Savart Journal

science and technology of stringed musical instruments

Detection of Bow Direction and Stopped String Length by Analysis of Asymmetric Helmholtz Velocity Data from a Magnetic Violin Pickup

John Silzel


The strings of bowed musical instruments undergo “Helmholtz motion” and exhibit time-varying displacements and velocities that contain information about the length of the string and the direction of action of the forces of static friction from the bow hair. This information is largely obscured in the sound radiated from acoustic instruments and in the output of pickups located on the bridge or instrument body. However, pickups that directly sense string dynamics can recover these information-rich signals from the bowed string. From the asymmetry of Helmholtz motion it is possible to deduce from pickup signal waveforms both the direction of the bow’s motion (upbow or down-bow) and the approximate length of the vibrating string as these change during a performance. Computationally simple methods applied to the output of a magnetic pickup permit recovery of aspects of a player’s bowing and left hand technique for study, or in electronic music, the control of performance parameters by bow direction or left hand position.

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Article published Jun 13, 2011.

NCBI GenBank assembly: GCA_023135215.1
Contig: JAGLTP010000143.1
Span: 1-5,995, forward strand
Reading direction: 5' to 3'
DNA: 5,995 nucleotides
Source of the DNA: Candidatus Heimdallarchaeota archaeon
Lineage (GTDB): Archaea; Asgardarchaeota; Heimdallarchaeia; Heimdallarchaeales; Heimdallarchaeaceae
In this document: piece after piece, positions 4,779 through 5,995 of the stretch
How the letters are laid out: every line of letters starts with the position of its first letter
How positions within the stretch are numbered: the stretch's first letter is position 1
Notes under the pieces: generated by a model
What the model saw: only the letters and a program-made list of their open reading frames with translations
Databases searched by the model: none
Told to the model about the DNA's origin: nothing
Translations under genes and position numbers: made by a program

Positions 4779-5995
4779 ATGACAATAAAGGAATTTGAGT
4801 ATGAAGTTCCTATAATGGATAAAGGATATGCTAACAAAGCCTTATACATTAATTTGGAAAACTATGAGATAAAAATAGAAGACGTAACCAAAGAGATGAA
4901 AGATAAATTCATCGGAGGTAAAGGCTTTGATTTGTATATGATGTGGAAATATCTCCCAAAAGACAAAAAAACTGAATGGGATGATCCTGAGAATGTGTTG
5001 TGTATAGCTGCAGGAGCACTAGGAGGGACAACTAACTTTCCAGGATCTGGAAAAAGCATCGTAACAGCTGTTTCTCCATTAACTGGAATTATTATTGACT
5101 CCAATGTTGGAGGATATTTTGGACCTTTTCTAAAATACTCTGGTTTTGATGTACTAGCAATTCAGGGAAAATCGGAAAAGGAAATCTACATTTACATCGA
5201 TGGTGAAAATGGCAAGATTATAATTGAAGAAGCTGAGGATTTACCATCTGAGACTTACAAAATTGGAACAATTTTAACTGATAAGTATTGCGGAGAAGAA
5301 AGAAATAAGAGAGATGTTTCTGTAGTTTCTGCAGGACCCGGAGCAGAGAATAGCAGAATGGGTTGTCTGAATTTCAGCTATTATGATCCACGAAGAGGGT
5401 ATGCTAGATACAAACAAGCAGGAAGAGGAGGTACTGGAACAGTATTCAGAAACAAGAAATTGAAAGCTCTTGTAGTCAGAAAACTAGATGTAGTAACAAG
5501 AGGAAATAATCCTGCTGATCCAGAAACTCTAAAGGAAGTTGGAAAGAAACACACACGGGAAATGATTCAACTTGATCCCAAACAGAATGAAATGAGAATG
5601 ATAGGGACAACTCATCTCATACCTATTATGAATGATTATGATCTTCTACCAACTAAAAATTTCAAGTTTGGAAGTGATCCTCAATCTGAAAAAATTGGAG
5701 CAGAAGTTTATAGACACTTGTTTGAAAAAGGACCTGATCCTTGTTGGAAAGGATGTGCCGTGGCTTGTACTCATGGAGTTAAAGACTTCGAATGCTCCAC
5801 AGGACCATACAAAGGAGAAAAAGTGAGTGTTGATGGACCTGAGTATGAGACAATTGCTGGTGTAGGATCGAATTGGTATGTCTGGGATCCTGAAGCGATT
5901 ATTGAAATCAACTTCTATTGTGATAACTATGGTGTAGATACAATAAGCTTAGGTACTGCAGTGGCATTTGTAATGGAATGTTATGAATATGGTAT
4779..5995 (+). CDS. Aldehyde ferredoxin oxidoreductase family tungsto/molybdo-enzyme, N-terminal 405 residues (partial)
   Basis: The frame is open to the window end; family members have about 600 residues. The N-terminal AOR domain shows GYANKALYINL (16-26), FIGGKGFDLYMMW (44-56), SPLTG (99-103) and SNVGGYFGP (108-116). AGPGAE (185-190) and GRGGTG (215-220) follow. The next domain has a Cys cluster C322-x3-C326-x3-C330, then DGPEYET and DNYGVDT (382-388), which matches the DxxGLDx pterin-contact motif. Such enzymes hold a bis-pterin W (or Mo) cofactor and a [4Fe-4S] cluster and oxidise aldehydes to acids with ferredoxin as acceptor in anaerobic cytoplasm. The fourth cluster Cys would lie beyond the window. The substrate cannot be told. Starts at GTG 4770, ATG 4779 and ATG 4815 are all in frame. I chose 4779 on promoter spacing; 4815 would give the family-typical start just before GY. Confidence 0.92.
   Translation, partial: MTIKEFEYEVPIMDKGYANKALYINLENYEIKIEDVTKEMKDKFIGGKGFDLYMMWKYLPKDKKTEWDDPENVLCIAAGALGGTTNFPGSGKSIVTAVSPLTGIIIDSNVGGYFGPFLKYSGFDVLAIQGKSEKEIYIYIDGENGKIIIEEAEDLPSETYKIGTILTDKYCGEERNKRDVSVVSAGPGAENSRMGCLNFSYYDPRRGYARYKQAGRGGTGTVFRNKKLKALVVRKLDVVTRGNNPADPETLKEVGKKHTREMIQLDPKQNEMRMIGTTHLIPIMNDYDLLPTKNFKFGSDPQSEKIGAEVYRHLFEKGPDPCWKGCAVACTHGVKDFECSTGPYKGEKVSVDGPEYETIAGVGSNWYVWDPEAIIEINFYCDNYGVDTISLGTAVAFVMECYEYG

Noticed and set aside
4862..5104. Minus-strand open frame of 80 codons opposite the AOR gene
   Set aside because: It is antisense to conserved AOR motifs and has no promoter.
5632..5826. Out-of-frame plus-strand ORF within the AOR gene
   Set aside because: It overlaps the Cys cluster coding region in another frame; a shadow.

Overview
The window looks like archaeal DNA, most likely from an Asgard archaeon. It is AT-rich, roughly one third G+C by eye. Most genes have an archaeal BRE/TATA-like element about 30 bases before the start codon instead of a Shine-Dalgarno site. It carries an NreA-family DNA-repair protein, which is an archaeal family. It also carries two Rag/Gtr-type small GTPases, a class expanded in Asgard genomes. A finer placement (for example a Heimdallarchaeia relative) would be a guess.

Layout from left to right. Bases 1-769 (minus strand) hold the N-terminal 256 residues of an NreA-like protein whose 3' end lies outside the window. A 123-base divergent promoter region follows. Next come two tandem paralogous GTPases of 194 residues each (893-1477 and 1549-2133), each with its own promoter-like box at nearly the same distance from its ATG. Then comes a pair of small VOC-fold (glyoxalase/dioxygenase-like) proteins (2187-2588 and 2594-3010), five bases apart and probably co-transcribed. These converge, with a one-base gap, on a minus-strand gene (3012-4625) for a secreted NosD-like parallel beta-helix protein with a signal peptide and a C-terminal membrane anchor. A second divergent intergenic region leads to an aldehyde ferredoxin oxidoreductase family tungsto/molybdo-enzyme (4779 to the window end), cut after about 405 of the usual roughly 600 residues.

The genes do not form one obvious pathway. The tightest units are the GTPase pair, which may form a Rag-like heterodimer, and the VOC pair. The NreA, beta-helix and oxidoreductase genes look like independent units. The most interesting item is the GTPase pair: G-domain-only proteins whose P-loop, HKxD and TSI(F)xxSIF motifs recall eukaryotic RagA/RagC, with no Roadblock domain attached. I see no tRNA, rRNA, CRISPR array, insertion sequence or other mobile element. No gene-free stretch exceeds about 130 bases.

This article has been accessed 7489 times since publication.


The Savart Journal is published in collaboration with the Guild of American Luthiers.

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John Silzel
Biola University
United States

John W. Silzel, Ph.D. developed new products and technologies for biomedical research and medical diagnostics for 18 years. He now is Associate Professor in the Department of Chemistry, Physics, and Engineering at Biola University of La Mirada, California. In addition to teaching, Dr. Silzel consults and pursues research interests which include the application of technology to the musical arts, including a software application for real time pitch recognition for bowed string instruments. His personal website is